Chef and owner of Soléna restaurant in Bordeaux, France, talks to EthicalFoods.com about local sourcing in Aquitaine and how this year’s weather is affecting his menu.
Drought conditions have caused a number of problems for farmers in the US. Among them has been a rise in plant and soil based toxins which have led to the death of dozens of cattle in the Midwest and threatened the general public with the possibility of tainting milk and drinking water.
In an interview with EthicalFoods.com, Chef Magnanelli talks about how climate change has impacted his restaurant and his reasons for choosing to source his ingredients locally.
Last year, the United Kingdom saw two opposite ends of the weather spectrum—drought and flooding—causing millions of pounds in property and crop damage. Learn how climate change is affecting crops, livestock, farmers, prices and lives in the UK.
In the face of higher feed prices caused by worldwide droughts, some livestock farmers have resorted to less than savory alternatives to keep their cattle alive and fat.
Co-owner of Mouzon House, Dianne Pedinotti, talks with EthicalFoods.com about how her restaurant has been impacted by climate change and shares what it takes to source ingredients locally and sustainably.
Farmer and homesteader, Darren Bender-Beauregard shares his thoughts with EthicalFoods.com on climate change and how last year’s drought impacted his permaculture based Brambleberry Farm in Paoli, Indiana.
As Ohio’s first certified green restaurant, The Greenhouse Tavern maintains two core principles- to use local, organic and sustainably produced ingredients and to operate under environmentally conscious guidelines. In an interview with EthicalFoods.com, Chef Sawyer talks about how interconnected his businesses are to local farms.
In an interview with EthicalFoods.com, Chef Dissen discusses his efforts to source and promote local, sustainably caught seafood.
A must-read interview with Dr William L. Preston about the effects of climate change on agriculture, and what you can do, what we all must do, to ensure we have safe and available food in the midst of extreme weather transition.
As Executive Chef for both Graze and L’Etoile in Madison, Wisconsin, Tory Miller chooses only the finest farm-fresh ingredients from his local producers. At his restaurant, Chef Miller produces a grand selection of artisan cured meats, breads, butters, fruit preserves, pastas, pickled vegetables—all from scratch. Why source sustainable food from local suppliers? The short…
Climate change: what it costs and who is footing the bill. Maximilian Auffhammer, Associate Professor and Agricultural and Resource Economics Director at UC Berkeley, looks at the effects of climate change through a different lens than most. As an environmental economist, Professor Auffhammer breaks down actions that cause damage to the environment and puts a…
The ocean’s ecosystems are being crippled by increasing acidification levels caused by greenhouse gasses. Declining fish and shellfish populations have already begun to impact the seafood industry.
As we move into a time in which floods, frosts, windstorms and droughts happen more frequently with the accelerated change of our climate, the pests and plant diseases which blight our crops will also transform. Shifting climates and re-occuring extreme weather events will cause pests to emerge in new areas, alter predator-prey relationships, and increase the threat to public health and food security as humans respond by using heavier doses of pesticides.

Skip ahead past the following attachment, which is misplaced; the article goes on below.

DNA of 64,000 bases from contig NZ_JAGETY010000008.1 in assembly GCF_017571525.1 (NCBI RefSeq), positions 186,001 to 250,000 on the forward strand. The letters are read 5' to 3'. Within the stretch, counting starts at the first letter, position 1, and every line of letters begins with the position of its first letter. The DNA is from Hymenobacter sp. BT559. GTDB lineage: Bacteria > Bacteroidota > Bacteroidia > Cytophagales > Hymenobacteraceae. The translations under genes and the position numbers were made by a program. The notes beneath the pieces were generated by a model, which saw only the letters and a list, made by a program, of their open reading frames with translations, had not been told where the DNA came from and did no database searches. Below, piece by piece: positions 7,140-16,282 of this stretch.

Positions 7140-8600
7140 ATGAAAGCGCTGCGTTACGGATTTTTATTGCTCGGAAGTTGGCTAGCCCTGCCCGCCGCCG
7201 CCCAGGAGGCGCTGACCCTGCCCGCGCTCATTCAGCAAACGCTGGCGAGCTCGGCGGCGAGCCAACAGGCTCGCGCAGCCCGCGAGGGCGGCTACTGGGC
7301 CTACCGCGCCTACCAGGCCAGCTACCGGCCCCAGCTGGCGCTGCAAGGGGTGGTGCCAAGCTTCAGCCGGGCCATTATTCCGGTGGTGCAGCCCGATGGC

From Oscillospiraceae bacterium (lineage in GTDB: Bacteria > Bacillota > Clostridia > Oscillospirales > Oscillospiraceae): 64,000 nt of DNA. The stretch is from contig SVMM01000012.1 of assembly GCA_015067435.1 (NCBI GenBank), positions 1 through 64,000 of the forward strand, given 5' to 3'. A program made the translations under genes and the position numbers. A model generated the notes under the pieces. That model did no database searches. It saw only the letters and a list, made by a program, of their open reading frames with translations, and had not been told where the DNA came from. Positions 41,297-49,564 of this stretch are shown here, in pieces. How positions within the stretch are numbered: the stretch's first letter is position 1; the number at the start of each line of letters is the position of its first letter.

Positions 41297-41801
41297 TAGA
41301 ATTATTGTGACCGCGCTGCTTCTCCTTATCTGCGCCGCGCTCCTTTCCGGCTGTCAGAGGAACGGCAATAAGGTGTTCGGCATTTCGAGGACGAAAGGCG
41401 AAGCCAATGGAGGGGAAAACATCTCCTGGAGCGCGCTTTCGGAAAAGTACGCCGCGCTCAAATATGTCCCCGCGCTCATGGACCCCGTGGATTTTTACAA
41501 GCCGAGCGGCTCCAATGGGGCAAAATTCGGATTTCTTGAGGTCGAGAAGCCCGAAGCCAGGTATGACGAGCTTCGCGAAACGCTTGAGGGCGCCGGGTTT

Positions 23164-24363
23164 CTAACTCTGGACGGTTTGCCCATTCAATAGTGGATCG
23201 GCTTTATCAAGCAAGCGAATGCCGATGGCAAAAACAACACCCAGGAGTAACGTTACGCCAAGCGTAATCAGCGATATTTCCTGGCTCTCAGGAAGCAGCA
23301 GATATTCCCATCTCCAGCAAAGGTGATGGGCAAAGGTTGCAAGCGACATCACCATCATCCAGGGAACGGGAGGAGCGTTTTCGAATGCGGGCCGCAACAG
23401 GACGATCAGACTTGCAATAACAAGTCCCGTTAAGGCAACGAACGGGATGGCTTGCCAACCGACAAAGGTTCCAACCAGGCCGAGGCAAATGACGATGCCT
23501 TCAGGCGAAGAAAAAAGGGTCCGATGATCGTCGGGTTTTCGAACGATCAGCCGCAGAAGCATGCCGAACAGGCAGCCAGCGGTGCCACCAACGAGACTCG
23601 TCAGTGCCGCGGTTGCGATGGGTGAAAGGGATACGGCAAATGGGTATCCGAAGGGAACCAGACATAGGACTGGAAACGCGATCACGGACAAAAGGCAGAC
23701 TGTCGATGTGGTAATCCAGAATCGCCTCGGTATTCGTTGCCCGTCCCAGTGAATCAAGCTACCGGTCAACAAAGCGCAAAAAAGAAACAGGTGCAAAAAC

As you’ve probably noticed, the drought that hit the US starting last summer has not caused society to collapse, nor are we experiencing a drought-induced famine like the one that took place three years ago in the Horn of Africa in which almost 1 billion people went hungry. So why should you care if the nation’s staple crops of wheat, corn and soybean suffered sizeable declines? To answer this question, let’s first take a look at how dependent we are on these crops—they are, after all, called staples for a reason.
Corn is in more of your every day products and foods than you may think. But what happens when an extreme weather event such as the drought that hit the US last summer cuts our supply of this staple ingredient? There is the corn we eat and then there is the corn that we don’t…
Regardless of the debate whether climate change is man made or not—the fact remains that climate change is happening now, just as predicted decades ago. Now is the time to start thinking about how we can adapt to living in a rapidly changing environment.
Americans are still bearing the financial burden of the drought which devastated crops in 2012. Unfortunately, we have only begun to see the real effects of the drought on food prices—the worst of which is still to come. The total financial impacts of the drought are still being calculated over the months to come. Inflation of food prices is expected to occur at different times for different foods throughout 2013, but overall the rise is supposed to reach 3-4 percent, particularly in eggs, meat and dairy products.
As meat and dairy prices rise, questions on the viability of the industry’s dependence on just a few key grains are being asked a little louder—and this time by more than just sustainable food enthusiasts. In order to understand the full impact of drought on the meat and dairy industry, it is important to understand…
To get some insight into just how frequently extreme weather events take place, and how they affect food production, let’s look at droughts and severe heat waves that have taken place around the world in this new millennium. Tune in and feel the heat of Drought: Greatest Hits Of The 2000’s.